An Example:

When the moon rose the beauty of the night sky opened above me, and the glistening stars of the galaxy pulsed to the rhythm of my fleeting courage. The terrifying time of darkness came unbidden, and the shadows of the infected beast forced its will into my mutating form.

(Yes, I’m guilty--guilty of pandering to the popular interest in werewolves [Team Jacob] and vampires [Team Edward]).

Another example takes a very different direction:

When Mother baked the warmth of the hearth spread beyond my fingers, and the simmering water in the tea kettle sang of good flavors in the brewing leaves. The comforting time after school lives still, and the love of a generous woman ingnites my fading memory.

I am not satisfied with either sample. Anaya uses his own pattern to better effect, of course, but the challenge of choosing words and placing them in a certain order helps me string together my own lovely words now and then. So struggle to create your own message in the image of Anaya.

Here’s one more Anaya model: “The ways of men are strange, and hard to learn.”

Reading Challenge:

Read Bless Me, Ultima by Rudolfo Anaya. It is a beautiful story about a young boy trying to fit in and find his way.

An alternate reading selection is Artful Sentences: Syntax as Style by Virginia Tufte. This book provides countless patterns and models for writers to study and imitate.

Writing Challenge:

This post is a writing challenge. Keep trying to invent messages using Anaya’s word order.

Grammar, Usage and Mechanics (GUM):

As you imitate Anaya or any other author, you will struggle with grammar (although we certainly do not need to label parts of speech to succeed) and with English usage so let your struggle be the GUM lesson for this post.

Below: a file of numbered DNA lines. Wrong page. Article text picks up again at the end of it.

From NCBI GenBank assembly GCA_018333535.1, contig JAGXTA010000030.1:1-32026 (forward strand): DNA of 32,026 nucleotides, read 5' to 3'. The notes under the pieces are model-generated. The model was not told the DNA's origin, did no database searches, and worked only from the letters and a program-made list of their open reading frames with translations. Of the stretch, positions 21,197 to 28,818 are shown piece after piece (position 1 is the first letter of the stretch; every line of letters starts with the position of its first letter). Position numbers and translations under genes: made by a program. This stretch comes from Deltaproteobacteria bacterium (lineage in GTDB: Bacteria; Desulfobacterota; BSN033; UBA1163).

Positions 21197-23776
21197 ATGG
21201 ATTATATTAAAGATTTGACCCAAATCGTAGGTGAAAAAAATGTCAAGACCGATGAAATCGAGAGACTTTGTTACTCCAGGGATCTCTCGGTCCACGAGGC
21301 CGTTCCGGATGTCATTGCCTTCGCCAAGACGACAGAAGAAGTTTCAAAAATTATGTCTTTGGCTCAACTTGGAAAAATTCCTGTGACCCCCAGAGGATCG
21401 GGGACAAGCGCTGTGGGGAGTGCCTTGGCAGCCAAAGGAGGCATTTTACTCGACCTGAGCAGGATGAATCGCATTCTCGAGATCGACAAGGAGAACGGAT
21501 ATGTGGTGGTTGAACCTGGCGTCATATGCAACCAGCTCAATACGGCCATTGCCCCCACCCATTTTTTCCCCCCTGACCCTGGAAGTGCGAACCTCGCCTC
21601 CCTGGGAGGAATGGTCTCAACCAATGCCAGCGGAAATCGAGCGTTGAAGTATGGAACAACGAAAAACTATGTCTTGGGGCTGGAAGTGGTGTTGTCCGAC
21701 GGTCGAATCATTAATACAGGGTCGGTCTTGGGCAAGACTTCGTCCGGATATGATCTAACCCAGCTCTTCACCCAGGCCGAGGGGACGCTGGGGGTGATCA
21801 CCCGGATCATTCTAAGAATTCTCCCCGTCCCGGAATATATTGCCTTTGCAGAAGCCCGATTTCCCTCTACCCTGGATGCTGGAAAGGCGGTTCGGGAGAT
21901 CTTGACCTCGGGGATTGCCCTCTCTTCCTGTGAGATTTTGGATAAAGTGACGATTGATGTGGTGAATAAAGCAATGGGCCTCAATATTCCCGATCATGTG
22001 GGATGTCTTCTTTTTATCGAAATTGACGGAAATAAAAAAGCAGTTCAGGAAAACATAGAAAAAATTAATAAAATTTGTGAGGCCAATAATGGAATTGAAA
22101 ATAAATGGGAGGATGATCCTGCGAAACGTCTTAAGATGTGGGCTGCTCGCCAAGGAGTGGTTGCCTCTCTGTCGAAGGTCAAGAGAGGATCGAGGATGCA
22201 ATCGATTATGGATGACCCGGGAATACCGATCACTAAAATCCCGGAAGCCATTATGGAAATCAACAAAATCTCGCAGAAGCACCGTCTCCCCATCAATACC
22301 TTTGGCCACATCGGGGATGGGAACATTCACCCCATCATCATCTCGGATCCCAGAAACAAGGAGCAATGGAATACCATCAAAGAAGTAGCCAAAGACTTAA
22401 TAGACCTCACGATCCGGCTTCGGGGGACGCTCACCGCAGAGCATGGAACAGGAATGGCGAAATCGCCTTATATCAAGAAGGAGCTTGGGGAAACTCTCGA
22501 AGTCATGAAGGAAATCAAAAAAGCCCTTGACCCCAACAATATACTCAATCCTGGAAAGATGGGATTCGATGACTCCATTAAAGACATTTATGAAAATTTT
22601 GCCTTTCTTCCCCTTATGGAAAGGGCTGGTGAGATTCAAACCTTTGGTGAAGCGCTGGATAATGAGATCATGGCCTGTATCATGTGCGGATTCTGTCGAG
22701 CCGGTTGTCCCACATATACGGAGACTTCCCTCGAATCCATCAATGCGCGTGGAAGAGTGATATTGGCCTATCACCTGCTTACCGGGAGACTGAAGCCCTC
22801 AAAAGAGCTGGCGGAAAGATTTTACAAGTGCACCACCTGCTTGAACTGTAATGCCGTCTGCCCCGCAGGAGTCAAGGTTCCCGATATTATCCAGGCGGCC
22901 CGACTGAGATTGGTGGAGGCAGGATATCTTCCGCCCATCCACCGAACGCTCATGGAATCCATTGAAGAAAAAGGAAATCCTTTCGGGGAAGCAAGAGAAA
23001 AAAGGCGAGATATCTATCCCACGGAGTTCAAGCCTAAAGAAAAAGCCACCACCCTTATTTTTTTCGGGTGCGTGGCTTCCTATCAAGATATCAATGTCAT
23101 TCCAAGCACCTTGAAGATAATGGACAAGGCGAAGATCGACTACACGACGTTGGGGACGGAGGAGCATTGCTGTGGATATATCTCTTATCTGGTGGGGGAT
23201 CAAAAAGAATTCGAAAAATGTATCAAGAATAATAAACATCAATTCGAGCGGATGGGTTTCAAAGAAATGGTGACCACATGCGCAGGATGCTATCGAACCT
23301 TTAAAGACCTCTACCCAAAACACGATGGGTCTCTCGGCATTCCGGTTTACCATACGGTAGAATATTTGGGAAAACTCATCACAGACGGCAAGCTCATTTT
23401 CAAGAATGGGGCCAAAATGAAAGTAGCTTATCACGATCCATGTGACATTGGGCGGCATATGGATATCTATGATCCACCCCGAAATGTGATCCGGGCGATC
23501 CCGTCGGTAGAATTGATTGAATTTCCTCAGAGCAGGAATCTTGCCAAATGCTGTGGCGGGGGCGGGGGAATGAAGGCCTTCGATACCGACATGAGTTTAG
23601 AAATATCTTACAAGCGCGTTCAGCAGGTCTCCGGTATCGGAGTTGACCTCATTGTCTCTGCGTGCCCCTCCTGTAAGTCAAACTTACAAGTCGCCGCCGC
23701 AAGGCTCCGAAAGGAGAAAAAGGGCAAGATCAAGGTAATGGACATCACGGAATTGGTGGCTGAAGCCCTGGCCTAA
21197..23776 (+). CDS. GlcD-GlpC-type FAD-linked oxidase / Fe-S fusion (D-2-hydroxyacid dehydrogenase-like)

Friday, February 11, 2011

Syntax: The Short, Simple Sentence

Connye Griffin is My Writing and Editing Coach.

In this blog’s first year, major topics included:

o Why writing is a great habit to have
o How to begin a writing habit
o Word Choices
o Researched Writing
o Analytical Writing
o Analytical Reading

With this post, the first in the second year of My Writing and Editing Coach, I will begin with the sentence or more accurately, various types of sentences that you can use to good effect in your writing no matter what kind of writing you do. The first of these sentences (also known as syntactical structures) is the extremely brief, simple sentence.

Joan Didion and Raymond Chandler, two of my favorite word craftsmen, use the short simple sentence often and very well. Here is an excerpt from a Didion essay about California’s Santa Ana winds in which she quotes Chandler.

"’On nights like that,’ Raymond Chandler once wrote about the Santa Ana, ‘every booze party ends in a fight. Meek little wives feel the edge of the carving knife and study their husbands' necks. Anything can happen.’ That was the kind of wind it [the Santa Ana] was. I did not know then that there was any basis for the effect it had on all of us, but it turns out to be another of those cases in which science bears out folk wisdom. . . . A few years ago an Israeli physicist discovered that not only during such winds, but for the ten or twelve hours which precede them, the air carries an unusually high ratio of positive to negative ions. No one seems to know exactly why that should be; some talk about friction and others suggest solar disturbances. In any case the positive ions are there, and what an excess of positive ions does, in the simplest terms, is make people unhappy. One cannot get much more mechanistic than that.“

Didion’s use of Chandler demonstrates one excellent placement for the very short, simple sentence (in this case, a noun and verb phrase or subject/verb), Anything can happen. It follows details and longer sentences about drinking, fights, and murderous thought. It emphasizes or punches home a truth: people turn nasty when the Santa Ana blows.